Saturday, October 25, 2008

My Third Chemo, 11 th Nuke

Salam and hello friends,

I wish I could say that everything is smoothsailing. I wish I could say that going through the treatments in battling cancer is just like going for a picnic. I wish I could say that having chemo is also like having ice-cream cone. I wish...

Yesterday, I completed my 11th radiation and 3rd chemo. I am now experiencing a bit of a stiff neck and dry and heaty mouth. I have been forewarned by people who had gone through the journey about dry mouth but just could not imagine how its like. Well, actually it is horrible. My lips started cracking, and my saliva thickened becoming phlegm-like. Everytime I have my milk (still can't eat, ok?), I have to clean my mouth thoroughly and it is a chore because some of the milk would get entangled with the web of stringy, phlegm-like saliva. Usually, by rinsing with water and mouthwash alone will not get the phlegm plus milk out. I have to use a piece of gauze to reach into my mouth up to the throat and gently pull it out. Then, my lips would start bleeding because of the rubbing of the gauze against it and also having to stretch lips wide enough.

After finishing my chemo last night which took about 7 hours, hubby came to take me home. I was so tired because I could not sleep at all during the chemo. After getting home, I got ready for bed but could not have a good sleep because my thick saliva started filling my mouth and occasionally got lodge at the throat. This made it hard to breath and I had to get up often to get the gooey stuff out of the way. That was not fun!

Swallowing has also become painful because my throat has become sore to the point even swallowing water is difficult. But, I have to force myself to consume lots of water to ease the heatiness and dry mouth. It does help. I am now only drinking oxygenated water and so I feel a lot better. I am also taking a lot of coconut water..yummy!

As I am writing this, I am also noticing that my hair is falling off. Not so much yet. Well, that is to be expected but still, its a bit scary. Good thing I had a good sense of cutting my hair real short. Well, my family thinks that I look cuter in short hair. Who knows I might look even cuter without hair...ha ha

Another thing, compared to Penang GH, I prefer Hospital Sultanah Bahiyah anytime! Will tell you more about Penang GH in my next posting...hmm a lot of stories...

Until then...

Bye, for now.

"Life is too short, but intend to grow old gracefully"

Saturday, October 18, 2008

The Oncology Ward-Penang GH II

Salam to all,

Yesterday, marked my 6th nuke. 19 more to go. I have started noticing the tanning of my skin around the neck area. My face is still as cute as before. After coming back from Mt Miriam I started my chemo rightaway.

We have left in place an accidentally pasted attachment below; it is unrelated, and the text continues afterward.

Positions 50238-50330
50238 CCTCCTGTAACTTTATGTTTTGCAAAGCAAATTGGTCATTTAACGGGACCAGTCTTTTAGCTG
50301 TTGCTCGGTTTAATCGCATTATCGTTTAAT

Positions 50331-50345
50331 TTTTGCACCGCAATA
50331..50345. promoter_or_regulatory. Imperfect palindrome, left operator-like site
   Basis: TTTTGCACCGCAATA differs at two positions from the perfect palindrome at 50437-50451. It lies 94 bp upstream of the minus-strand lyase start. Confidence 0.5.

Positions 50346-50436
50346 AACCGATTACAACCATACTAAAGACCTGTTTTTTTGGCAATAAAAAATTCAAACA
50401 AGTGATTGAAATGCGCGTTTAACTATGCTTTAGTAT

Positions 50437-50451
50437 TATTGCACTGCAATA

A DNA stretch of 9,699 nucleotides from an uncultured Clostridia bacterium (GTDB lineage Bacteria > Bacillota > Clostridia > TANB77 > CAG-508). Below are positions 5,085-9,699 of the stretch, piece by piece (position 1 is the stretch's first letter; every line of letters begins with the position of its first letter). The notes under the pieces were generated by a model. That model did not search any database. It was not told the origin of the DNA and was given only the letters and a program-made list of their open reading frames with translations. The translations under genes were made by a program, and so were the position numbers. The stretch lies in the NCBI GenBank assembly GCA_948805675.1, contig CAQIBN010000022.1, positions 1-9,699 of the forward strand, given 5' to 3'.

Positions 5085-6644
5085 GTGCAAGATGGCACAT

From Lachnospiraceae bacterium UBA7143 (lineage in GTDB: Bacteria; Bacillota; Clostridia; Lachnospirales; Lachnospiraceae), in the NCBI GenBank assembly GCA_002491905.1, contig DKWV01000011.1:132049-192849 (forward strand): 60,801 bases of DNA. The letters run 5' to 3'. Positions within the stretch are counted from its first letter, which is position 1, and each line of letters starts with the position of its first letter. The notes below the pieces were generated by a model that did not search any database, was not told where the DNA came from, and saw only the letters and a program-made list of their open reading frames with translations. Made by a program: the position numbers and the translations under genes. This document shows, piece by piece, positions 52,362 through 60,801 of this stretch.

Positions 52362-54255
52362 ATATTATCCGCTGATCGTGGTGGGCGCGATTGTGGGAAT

Since I had that roller coaster ride experience in my first chemo, this time I was not taking any chances. I had a bottle of coconut water with me and a few bottles of oxygenated water. Well, actually I had been drinking those for the whole week. When the cisplatin started going in, I waited in suspense for the wave of nausea to strike. It didn't. I didn't feel uncomfortable at all throughout the whole process which lasted for 7 hours. Syukur alhamdulillah. It was truly a holiday cruise after all. God answered our prayers. I am feeling just fine. My hair is still intact. I am anxiously waiting for the day when it starts falling. Then, I'll become a skin head.

Talked to a lady last night who has breast cancer. She has lost her hair completely. She said that she did not lose her hair until after two weeks. Her just seemed to drop off her head like a wig. After two weeks, her head felt warm and a bit painful. So, she went to the shower and tried to wash her hair. Suddenly, the whole chunk of hair just dropped on the floor. It gave her quite a rude shock. Sadly though, she can't have it operated because there is no lump, just that her breast got swollen by the cancer cells. So, her only option is chemo.

Being in this ward, you have the chance to get to know other cancer patients and survivors. One chinese man I met relayed to me his predicament. He had colon cancer last year. Had it removed. After five months he had a recurrence. This time it attacked his liver. Luckily, it was operable. Now, he is going for chemo. He said that his doctor gave him 6 months to live. He said, well let's see whether the doctor is right. My goodness. Amazingly, he did not look sad at all. He was chatty and laughing all the way. Then, there is another man who is having lung cancer. He is now on palliative care which means that he won't be cured but he is only on chemo to sort of prolong his life. He has a really positive attitude as well. When the doctor asked why he waited so long before getting treatment, he replied in jest that "belum sampai seru" or in other words he had not got his calling yet.